We kept things going trying to be consistent as possible and fought a big battle missioning up the last climb. We knew it was hard from last year but one forgets how never ending it feels. After pushing through we eventually crossed the line to take a very hard fought but satisfying win.
With some uncertainty on how much time we had made back and what the GC looked like Sean and I pretty much hit it out from the gun again. Day 3 was 60km in length with 800m of ascent. I remembered from last year it was a particularly fast day with the winning time a shade over two hours.
The beginning of the stage encompassed quite a lot of rough terrain and a few hard rolling hills through the veld. Sean and I stayed in the front and kept the pressure on which resulted in the other riders gradually falling off the bunch until it was just us and one of the solo riders left at the sharp end 15km in.
We backed off on the rocky single track and pushed on the dirt roads and climbs not wanting to risk a silly puncture. Our tactic worked and we built up a steady lead of up to nearly four minutes at one stage. It felt pretty rock start with the TV chopper following us for most of the dayJ
You know how they say it’s not over until the fat lady sings… Well it really wasn’t. With around 10km to go, most of which was on tar and a four minute lead it seemed as though things were finally starting to go our way until disaster struck… I was in front with the solo rider in between Sean and I. We were pushing along the tar at about 40km.h and I only noticed a left hand marker into the single track at the last moment. There was no pre marker which was unfortunate especially considering the pace one would expect the top teams to be going along the tar at. I shouted to the other two “Left”, started slowing down and when I realised we wouldn’t make it got off the brakes. Personally I don’t feel as though I braked hard and having done a good deal of road racing know how to ride in a bunch. I think the solo rider perhaps braked too hard as I heard his tyres lock up and this resulted in Sean going into the back of them and their bikes tangling. I glanced under my shoulder and saw Sean crash exceptionally well in that he got into a good roll position and barely came off with a few scratches. His bike however was not so fortunate. Additionally the way in which he had crashed had caused a puncture with so many holes which needed to be plugged the next best option was to put a tube in. This we did after trying to bomb the tyre twice.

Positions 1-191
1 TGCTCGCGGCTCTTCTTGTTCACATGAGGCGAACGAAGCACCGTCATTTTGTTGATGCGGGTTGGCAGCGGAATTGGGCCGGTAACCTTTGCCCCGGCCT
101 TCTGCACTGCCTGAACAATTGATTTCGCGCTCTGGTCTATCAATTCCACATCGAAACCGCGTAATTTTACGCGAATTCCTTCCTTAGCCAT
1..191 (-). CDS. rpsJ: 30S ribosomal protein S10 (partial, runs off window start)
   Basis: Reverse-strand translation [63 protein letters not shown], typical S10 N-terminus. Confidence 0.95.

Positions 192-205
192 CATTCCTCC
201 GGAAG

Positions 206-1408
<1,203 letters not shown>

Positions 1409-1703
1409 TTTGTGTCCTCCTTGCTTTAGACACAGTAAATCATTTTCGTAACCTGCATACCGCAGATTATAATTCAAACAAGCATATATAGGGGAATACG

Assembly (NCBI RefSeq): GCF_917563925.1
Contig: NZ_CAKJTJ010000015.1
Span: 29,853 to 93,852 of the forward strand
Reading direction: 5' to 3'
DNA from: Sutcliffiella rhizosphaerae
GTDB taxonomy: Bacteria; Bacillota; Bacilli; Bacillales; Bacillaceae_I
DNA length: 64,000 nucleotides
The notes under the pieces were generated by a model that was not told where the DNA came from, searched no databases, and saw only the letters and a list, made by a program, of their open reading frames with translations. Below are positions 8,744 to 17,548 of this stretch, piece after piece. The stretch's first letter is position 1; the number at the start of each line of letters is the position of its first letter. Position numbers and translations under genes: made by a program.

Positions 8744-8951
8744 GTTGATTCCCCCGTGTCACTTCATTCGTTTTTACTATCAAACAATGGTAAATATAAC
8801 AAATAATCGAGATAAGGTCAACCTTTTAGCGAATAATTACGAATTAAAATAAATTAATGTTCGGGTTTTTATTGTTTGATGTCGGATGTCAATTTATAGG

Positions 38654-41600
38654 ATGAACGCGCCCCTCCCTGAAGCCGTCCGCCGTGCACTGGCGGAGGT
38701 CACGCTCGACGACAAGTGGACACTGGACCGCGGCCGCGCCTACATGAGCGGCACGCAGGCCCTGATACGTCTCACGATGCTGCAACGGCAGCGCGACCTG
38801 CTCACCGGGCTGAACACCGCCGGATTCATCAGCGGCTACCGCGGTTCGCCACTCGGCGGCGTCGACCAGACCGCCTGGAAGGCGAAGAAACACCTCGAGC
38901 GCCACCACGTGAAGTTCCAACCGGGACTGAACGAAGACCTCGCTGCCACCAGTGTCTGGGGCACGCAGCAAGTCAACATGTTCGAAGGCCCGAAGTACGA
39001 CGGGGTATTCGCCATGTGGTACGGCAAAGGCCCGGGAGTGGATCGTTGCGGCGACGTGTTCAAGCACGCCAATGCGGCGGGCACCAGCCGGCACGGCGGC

Approaching one of the drop off’s.
Image Credit: Deon – Waterpoint
It was heart breaking to see teams passing us while we fixed the puncture so close to the finish after so much hard work. Sean had ridden so well and we had made up a good deal of time potentially putting us in the position to win the race. Unfortunately that’s bike racing and we had given it our best shot. We have to put this disappointment behind us and focus on the rest of our build up going into the ABSA Cape Epic going forward.
For me it’s back to Durban where I will be racing the Momentum Health UCI XCO races over the next two weekends at Karlkloof and then Cascades.
If you’re still reading this hope you’ve enjoyed reading probably one of the longest blog’s I’ve ever typed… whew… need another cup of coffee.